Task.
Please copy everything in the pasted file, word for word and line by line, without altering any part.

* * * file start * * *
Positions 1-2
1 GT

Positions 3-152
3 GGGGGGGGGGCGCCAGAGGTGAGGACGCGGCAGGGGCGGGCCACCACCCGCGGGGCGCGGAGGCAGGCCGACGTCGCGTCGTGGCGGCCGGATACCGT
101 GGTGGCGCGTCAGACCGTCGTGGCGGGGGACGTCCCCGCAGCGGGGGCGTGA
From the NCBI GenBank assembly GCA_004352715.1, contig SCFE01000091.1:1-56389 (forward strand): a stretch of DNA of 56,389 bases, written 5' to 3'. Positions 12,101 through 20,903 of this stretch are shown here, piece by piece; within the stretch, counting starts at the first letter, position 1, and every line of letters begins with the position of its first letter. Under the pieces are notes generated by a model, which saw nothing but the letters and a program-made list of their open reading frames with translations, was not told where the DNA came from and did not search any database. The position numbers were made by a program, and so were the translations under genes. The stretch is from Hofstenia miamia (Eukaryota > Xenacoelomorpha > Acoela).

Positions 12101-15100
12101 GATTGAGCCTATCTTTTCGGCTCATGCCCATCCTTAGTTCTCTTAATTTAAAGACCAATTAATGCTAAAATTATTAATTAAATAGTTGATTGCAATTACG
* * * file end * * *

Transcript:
Positions 1-2
1 GT

Positions 3-152
3 GGGGGGGGGGCGCCAGAGGTGAGGACGCGGCAGGGGCGGGCCACCACCCGCGGGGCGCGGAGGCAGGCCGACGTCGCGTCGTGGCGGCCGGATACCGT
101 GGTGGCGCGTCAGACCGTCGTGGCGGGGGACGTCCCCGCAGCGGGGGCGTGA
From the NCBI GenBank assembly GCA_004352715.1, contig SCFE01000091.1:1-56389 (forward strand): a stretch of DNA of 56,389 bases, written 5' to 3'. Positions 12,101 through 20,903 of this stretch are shown here, piece by piece; within the stretch, counting starts at the first letter, position 1, and every line of letters begins with the position of its first letter. Under the pieces are notes generated by a model, which saw nothing but the letters and a program-made list of their open reading frames with translations, was not told where the DNA came from and did not search any database. The position numbers were made by a program, and so were the translations under genes. The stretch is from Hofstenia miamia (Eukaryota > Xenacoelomorpha > Acoela).

Positions 12101-15100
12101 GATTGAGCCTATCTTTTCGGCTCATGCCCATCCTTAGTTCTCTTAATTTAAAGACCAATTAATGCTAAAATTATTAATTAAATAGTTGATTGCAATTACG